My new occupation is requiring me to learn a good deal about laundry soaps and detergents. I'm sure you may be skeptical, but it's actually quite fascinating. To make a long story short, I'm going to argue that you should never, ever put woolens in with the regular wash, no matter how 'superwash' your yarn might be. (This has nothing to do with the action of the washing machine, only the detergent itself.)
Here's why: laundry detergent isn't just soap. Besides the cleansing agents, I've learned that detergents contain stuff called 'binders', and sometimes contain enzymes. Binders play several roles in the laundry process. They keep the cleansing agents from clogging your washing machine and building up on your clothes, but they also help keep the water soft and they raise the pH. The cleansers work best in soft, alkaline water, with a pH of about 9. Some enzymes, although they are not as popular in our detergents, may decompose proteins.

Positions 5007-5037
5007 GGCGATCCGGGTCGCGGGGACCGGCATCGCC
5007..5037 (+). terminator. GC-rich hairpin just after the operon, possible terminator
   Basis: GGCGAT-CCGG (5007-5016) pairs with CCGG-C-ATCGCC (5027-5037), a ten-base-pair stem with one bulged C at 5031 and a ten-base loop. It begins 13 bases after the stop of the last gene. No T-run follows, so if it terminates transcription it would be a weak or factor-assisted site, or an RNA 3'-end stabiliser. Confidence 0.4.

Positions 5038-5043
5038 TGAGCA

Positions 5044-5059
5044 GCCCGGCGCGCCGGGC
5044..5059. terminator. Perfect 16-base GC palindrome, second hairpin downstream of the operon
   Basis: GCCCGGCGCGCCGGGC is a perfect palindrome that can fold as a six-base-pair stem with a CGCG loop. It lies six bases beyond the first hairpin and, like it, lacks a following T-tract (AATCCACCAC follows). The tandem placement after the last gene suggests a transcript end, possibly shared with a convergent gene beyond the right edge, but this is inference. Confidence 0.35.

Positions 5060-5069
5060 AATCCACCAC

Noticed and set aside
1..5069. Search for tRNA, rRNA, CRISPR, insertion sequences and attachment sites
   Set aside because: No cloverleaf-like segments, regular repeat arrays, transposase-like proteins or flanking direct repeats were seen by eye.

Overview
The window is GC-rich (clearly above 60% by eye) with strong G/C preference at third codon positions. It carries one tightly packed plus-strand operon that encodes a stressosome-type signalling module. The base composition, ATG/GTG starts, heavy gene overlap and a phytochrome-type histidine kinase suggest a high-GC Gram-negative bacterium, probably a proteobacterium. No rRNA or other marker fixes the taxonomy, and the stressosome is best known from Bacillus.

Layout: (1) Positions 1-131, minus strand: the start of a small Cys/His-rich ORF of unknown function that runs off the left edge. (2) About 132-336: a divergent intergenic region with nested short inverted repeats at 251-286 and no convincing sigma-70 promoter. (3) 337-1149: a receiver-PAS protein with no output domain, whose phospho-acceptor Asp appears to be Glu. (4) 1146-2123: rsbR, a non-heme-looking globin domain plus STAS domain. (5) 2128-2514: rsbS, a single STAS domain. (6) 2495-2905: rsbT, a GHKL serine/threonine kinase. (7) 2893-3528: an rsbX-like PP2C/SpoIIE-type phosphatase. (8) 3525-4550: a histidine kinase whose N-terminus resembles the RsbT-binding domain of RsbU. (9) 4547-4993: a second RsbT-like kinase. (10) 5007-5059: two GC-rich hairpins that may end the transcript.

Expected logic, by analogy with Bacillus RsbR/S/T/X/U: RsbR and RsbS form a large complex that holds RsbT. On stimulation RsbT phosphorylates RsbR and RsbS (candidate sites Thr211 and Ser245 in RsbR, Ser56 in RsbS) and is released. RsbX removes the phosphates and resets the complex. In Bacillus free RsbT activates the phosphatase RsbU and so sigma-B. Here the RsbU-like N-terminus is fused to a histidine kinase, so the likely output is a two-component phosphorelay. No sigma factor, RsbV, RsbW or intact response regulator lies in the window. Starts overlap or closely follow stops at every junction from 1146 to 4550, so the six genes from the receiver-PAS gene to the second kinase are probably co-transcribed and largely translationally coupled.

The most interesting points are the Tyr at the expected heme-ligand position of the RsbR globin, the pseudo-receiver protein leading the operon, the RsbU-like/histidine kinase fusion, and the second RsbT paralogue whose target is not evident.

So what do we know about wool fibers (and other animal fibers) that makes this information important? As a protein-based fiber, wool prefers an acid environment. That's why you're often instructed to add a splash of vinegar to the last rinse of a wash, and why acid is used to bind dyes to the fibers.
Now, I have to admit, I've been reading about detergents for less than a week. But I've got to think that detergent can't be good for wool, as it produces a consistently alkaline environment when wool needs a more neutral, or even acidic one. I don't think I'll be putting my superwash socks in with the wash anymore.
(Yep, still working on that lace. I've got two repeats, and still have lots of good knitting time today... I'm planning on a repeat a day if I can manage it.)